I was privileged to testify yesterday at a hearing held by the Senate Committee on Homeland Security and Governmental Affairs. The title of the hearing was: “The Administrative State: An Examination of Federal Rulemaking.”

Given the burgeoning growth of the administrative state – especially with the increasing number of rules issued during the last seven years – and the economic impact of these regulations, the subject of the hearing obviously is an important one.

I was asked by the Committee to focus particularly on the FCC’s net neutrality rulemaking, which is what I did. No worries! The net neutrality rulemaking offers plenty of opportunities for discussing problematic rulemaking areas, some of which are typical of concerns present across the range of federal agencies and some of which are particularly relevant to so-called independent agencies like the FCC.

If you are interested in the Administrative State and federal rulemaking, please take a look at my complete written testimony. But for the “quickie” version, here is the testimony summary:

"The Committee’s identification of the Federal Communications Commission’s net neutrality rule as deserving of examination is wise. The Commission’s rulemaking is instructive regarding the ways in which a faulty rulemaking process enables the growth of the burgeoning administrative state and adversely impacts the economy – while, at the same time, compromising rule of law norms. I want to highlight four areas in which the FCC’s net neutrality rulemaking is problematic.

First, the net neutrality rulemaking truly is a case of the proverbial “solution in search of a problem.” Or as FCC Commissioner Ajit Pai put it recently, the rule “was a 313-page solution that wouldn’t work to a problem that didn’t exist.” To put it bluntly, in this case there was no meaningful evidence of an existing market failure or consumer harm that required the Commission to adopt rules applying Ma Bell-era Title II public utility-like regulation to today’s Internet service providers. The dynamic, competitive marketplace in which Internet service providers operate today is far removed from the staid monopolistic markets for which public utility-type regulation was devised.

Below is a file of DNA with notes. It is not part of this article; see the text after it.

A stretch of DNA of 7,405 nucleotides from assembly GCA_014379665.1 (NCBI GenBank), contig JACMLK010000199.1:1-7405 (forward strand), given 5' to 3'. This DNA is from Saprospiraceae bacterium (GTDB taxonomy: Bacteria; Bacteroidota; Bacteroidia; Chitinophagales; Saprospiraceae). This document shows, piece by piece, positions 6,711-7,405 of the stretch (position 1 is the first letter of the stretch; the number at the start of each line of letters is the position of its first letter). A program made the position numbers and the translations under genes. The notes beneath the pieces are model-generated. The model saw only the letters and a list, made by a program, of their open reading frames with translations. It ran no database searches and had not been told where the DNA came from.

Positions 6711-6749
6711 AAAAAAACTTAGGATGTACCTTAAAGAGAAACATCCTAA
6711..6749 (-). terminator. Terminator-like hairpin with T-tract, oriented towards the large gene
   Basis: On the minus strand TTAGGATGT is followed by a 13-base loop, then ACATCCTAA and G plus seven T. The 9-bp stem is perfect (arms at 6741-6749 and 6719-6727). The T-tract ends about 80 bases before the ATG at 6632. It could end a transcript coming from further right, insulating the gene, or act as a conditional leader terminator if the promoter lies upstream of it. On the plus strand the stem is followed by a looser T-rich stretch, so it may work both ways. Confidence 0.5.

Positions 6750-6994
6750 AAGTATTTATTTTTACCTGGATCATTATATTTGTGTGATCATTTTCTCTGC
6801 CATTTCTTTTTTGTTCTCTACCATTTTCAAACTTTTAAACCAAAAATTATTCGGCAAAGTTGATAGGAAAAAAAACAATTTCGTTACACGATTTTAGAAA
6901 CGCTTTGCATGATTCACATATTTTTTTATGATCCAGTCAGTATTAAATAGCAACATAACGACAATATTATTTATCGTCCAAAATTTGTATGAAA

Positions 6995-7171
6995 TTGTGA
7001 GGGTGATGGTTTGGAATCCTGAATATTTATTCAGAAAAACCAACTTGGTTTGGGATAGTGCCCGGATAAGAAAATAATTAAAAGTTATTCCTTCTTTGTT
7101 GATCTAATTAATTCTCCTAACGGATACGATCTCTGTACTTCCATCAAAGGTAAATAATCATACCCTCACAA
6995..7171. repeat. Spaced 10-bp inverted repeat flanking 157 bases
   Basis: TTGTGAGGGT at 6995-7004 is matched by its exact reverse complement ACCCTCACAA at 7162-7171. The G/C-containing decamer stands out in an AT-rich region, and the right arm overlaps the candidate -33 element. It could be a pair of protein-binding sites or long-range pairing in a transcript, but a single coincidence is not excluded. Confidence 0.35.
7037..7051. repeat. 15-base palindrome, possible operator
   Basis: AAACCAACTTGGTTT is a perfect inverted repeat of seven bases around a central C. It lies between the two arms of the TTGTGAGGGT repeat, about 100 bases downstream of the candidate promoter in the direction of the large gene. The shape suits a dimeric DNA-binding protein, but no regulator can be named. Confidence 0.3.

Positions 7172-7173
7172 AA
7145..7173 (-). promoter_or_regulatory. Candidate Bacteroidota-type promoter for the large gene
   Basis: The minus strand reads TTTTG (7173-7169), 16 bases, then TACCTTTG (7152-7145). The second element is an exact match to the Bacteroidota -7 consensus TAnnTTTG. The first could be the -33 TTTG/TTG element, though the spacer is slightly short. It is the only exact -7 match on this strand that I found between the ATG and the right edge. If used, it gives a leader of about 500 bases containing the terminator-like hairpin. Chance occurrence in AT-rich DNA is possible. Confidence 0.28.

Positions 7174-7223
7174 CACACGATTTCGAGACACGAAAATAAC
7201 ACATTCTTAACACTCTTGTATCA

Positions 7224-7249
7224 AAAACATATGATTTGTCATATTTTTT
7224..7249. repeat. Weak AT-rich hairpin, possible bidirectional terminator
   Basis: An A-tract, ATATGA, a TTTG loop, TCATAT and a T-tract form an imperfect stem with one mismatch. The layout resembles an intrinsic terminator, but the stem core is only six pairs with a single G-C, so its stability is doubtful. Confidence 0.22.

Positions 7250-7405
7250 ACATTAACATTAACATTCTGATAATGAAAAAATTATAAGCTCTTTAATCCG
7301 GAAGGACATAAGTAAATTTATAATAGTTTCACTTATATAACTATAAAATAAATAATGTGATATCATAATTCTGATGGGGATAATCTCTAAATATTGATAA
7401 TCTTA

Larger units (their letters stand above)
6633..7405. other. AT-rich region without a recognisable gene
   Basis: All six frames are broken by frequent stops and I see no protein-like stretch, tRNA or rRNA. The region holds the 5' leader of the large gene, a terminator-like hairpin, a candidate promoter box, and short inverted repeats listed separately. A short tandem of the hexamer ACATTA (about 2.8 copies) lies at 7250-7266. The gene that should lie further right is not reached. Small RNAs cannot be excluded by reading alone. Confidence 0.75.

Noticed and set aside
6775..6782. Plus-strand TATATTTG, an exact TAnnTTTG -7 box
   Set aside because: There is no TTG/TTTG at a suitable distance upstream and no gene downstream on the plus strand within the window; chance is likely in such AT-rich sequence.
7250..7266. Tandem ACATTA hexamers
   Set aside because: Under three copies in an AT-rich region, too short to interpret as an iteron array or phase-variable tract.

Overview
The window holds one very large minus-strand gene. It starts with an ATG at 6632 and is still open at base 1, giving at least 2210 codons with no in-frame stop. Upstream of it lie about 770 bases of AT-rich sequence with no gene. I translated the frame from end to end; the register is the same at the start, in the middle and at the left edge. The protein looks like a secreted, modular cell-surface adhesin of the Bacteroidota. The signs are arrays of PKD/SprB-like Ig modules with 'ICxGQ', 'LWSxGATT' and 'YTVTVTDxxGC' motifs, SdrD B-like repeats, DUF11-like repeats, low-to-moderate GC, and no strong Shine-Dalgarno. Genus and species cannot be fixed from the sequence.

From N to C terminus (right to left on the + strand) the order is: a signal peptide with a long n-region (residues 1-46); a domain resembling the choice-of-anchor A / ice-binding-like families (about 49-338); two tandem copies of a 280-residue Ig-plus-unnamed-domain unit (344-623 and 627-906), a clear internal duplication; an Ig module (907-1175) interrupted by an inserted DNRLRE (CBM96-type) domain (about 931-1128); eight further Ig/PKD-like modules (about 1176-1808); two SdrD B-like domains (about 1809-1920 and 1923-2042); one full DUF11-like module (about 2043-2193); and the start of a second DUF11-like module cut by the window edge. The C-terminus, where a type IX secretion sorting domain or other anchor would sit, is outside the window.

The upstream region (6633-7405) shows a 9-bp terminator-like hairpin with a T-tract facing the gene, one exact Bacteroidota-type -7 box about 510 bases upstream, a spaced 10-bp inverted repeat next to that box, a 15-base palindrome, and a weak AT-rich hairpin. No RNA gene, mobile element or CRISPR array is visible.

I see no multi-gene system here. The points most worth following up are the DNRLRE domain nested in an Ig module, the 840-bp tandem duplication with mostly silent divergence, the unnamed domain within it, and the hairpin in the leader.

Second, as a result of the direct and indirect costs and burdens imposed on Internet service providers, the rule’s adoption most likely will have a deleterious economic impact by chilling investment and innovation. Indeed, there is some persuasive evidence that it is already doing so. Of course, diminished investment and innovation mean diminished jobs and consumer welfare.

Third, at a minimum, the manner of President Obama’s direct involvement in the FCC’s net neutrality rulemaking, and the aftermath of his involvement that resulted initially in confusion at the Commission and then, shortly afterward, in an abrupt change in course, raise questions about the FCC’s supposed independence. The manner in which the rulemaking was conducted serves to undermine the notion that the FCC’s decisions are primarily based on its specialized communications law and policy expertise rather than political considerations. And this, in turn, jeopardizes the public’s confidence in the soundness of the Commission’s decisions and the agency’s institutional integrity. Just last week, the White House released a high-profile statement urging the FCC to adopt a specific course of action in the agency’s controversial video navigation device rulemaking. Repeated high-profile presidential interventions like this further undermine the notion that the FCC acts independently and free from executive branch control.

Finally, aside from issues relating to President Obama’s involvement, there are aspects of the net neutrality rule, specifically including the vague general conduct standard and the enforcement regime the rule creates, that call into question compliance with accepted rule of law and due process norms. These norms require that law be predictable and knowable in advance of the imposition of sanctions, which in the case of the net neutrality rule is not the case. Failing to adhere to these norms also threatens to undermine the public’s confidence in the agency’s institutional integrity."